Basket of Chips, page 125

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Identifier /tanner/image/basket_chips.xml
Title A Basket of Chips: An Autobiography
Creator Harwood, James Taylor, 1860-1940
Subject Artists; Painters; Artists' writings
Subject Local Harwood, James Taylor, 1860-1940; Artists--Utah--Biography; Harwood, Harriett Richards, (1870-1922)
Description These memoirs of Utah artist and teacher James T. Harwood cover a wide range of subjects including farming, gardening, bird watching and cooking. But, primarily, "A Basket of Chips" is about his early love, Harriett Richards, and their life together.
Publisher Tanner Trust Fund University of Utah Library, Salt Lake City, Utah
Contributors Olpin, Robert S.; Ward, Margery W.; Cooley, Everett L.; Madsen, Brigham D.; Tyler, S. Lyman
Date 1985
Type Text
Format application/pdf
Language eng
Relation Is part of: Utah, the Mormons, and the West, no. 12
Coverage 1860-1940
Rights Management University of Utah, Copyright 2001
Holding Institution J. Willard Marriott Library, University of Utah.
Source Physical Dimensions 14.5 cm x 22.75 cm
Source Characteristics Printed Hard Cover Book
Scanning Technician Karen Edge
Metadata Cataloger Kenning Arlitsch; Jan Robertson
Call Number N 6537 H364 A2 1985
ARK ark:/87278/s6zs2vsj
Topic Artists; Painters; First person narrative
Setname uum_ttb
Date Created 2005-04-20
Date Modified 2011-04-07
ID 327930
Reference URL

Page Metadata

Identifier 147.gif
Title Basket of Chips, page 125
Description Kumindtions of Life and Art but was not successful. I was told later that the one to whom the position was given had been very highly recommended. And this woman had to come to me for private lessons in order to carry on her art teaching as she never had a lesson in her life, she said. I had a letter of recommendation from the Ecole des Beaux Arts of Paris but that was turned down. The University of Utah has made some growth since then. I mention this inci- dent for had I received what was rightfully mine, my wife would have had a much easier time in our first years of partnership. As it was, for four years, all I could turn over to her was twentv-five dollars a month and that was never regular. That paid for food, clothing, etc. My earnings were through private pupils and an occasional sale of a picture. At this time I made two very remarkable sales. Each picture brought six dollars. One was sold to the woman who worked for Auntie, and the other to one of the city's wealthiest men. Fortunately there were other art patrons and it was at this very close period in our his- tory that we had the joy of a sale which really meant something to us. It was at Christmas when we were with my parents at Lehi. A telegram came to us stating that one of my important landscapes had been sold for two hundred dollars. Think of what that meant to us! Heber J. Grant, President of the L.D.S. Church, a good, kind, appreciative man, was instrumental in the purchase of a large oil "The Wasatch Range" to represent me in the Salt Lake Temple." We started a bank account for a rainy day. We had many interesting experiences at this uncertain period. Many times we would be down to the last cent with no possible sign of the next dollar, and the studio rent due, when a new pupil would appear and pay for a term's lessons in advance. With a light heart I would rush home and she could see that we were once again taken care of. The money was in gold then, and to drop some five, ten or twenty dollar pieces into her hands was a joy to us both. 3 See Part Two, note 39.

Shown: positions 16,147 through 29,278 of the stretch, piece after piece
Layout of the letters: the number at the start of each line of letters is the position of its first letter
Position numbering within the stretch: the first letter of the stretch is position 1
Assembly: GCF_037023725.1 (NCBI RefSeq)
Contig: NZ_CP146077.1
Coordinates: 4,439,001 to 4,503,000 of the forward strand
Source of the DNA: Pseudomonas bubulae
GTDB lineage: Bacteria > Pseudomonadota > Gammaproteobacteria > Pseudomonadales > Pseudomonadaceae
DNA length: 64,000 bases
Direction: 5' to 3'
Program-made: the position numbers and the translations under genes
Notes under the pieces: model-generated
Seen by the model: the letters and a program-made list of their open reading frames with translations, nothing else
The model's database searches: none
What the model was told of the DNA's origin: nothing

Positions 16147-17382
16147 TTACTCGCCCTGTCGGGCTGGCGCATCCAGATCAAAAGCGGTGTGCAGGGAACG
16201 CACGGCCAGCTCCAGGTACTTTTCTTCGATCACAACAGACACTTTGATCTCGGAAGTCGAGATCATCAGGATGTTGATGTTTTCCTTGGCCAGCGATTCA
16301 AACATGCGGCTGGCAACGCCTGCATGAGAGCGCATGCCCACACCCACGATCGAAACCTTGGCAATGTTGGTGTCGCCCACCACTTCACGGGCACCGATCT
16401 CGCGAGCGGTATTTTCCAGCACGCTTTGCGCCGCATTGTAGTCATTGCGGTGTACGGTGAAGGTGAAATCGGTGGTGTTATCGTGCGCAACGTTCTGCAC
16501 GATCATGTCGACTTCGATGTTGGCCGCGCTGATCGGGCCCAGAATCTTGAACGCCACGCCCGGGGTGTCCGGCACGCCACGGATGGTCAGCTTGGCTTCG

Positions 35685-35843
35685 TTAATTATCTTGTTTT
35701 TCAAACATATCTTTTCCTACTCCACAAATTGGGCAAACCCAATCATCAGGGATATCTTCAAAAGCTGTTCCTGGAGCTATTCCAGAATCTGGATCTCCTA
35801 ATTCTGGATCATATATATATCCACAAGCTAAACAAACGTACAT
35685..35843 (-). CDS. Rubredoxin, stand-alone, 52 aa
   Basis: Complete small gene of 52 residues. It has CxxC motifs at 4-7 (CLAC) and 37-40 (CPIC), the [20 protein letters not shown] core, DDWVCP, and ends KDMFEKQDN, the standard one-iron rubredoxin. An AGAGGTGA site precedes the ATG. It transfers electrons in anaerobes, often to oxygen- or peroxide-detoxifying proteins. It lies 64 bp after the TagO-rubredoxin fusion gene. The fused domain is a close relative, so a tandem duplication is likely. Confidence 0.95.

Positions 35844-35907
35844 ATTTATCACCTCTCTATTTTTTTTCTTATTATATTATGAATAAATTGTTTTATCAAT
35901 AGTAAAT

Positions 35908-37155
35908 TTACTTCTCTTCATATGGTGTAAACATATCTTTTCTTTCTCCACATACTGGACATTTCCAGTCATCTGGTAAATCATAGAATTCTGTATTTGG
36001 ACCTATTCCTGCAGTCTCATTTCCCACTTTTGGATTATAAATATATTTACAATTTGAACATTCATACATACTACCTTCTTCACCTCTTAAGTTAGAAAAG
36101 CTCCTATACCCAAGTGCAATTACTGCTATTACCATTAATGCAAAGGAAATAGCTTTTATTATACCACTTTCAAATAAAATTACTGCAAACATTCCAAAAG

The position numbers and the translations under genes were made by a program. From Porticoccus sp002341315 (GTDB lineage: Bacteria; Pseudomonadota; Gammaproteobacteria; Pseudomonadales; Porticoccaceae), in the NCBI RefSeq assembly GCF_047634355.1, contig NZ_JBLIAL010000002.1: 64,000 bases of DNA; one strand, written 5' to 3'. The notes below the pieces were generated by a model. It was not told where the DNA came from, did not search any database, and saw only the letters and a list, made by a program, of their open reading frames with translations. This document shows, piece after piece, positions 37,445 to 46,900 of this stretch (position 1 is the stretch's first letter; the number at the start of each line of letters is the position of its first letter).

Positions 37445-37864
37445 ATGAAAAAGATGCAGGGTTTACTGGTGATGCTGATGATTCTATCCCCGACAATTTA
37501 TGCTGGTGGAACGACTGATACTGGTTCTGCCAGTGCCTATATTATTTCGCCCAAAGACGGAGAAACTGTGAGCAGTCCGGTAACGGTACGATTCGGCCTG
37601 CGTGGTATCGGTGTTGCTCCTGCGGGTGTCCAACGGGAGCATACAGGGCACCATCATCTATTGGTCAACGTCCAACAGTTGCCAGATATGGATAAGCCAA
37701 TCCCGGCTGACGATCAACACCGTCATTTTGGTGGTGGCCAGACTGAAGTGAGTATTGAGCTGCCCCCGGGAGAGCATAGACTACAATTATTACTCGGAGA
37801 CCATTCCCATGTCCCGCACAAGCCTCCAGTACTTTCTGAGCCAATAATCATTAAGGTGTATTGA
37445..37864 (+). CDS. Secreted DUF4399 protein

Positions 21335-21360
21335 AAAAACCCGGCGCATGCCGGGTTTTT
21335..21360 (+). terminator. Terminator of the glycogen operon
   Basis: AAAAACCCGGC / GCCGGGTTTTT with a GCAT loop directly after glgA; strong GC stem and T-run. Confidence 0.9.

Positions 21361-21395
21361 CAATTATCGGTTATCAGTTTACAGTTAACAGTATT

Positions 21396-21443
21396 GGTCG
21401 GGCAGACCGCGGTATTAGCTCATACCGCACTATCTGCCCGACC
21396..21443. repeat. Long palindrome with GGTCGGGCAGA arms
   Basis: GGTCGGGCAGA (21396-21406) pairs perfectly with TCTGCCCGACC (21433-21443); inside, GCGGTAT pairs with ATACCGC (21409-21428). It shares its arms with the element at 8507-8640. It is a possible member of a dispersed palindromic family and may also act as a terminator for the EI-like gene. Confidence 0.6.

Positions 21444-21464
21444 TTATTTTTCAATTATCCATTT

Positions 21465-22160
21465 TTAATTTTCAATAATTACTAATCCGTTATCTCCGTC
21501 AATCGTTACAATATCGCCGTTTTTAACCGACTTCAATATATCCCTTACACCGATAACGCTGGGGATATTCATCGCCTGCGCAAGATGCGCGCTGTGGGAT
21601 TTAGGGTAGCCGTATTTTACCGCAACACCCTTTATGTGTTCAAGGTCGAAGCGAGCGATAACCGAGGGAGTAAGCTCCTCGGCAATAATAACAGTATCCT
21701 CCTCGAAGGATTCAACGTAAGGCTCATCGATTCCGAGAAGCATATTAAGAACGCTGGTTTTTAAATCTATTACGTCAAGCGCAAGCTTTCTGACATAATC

Format application/pdf
Source A Basket of Chips: An Autobiography
Setname uum_ttb
Date Created 2005-04-14
Date Modified 2005-04-14
ID 327605
Reference URL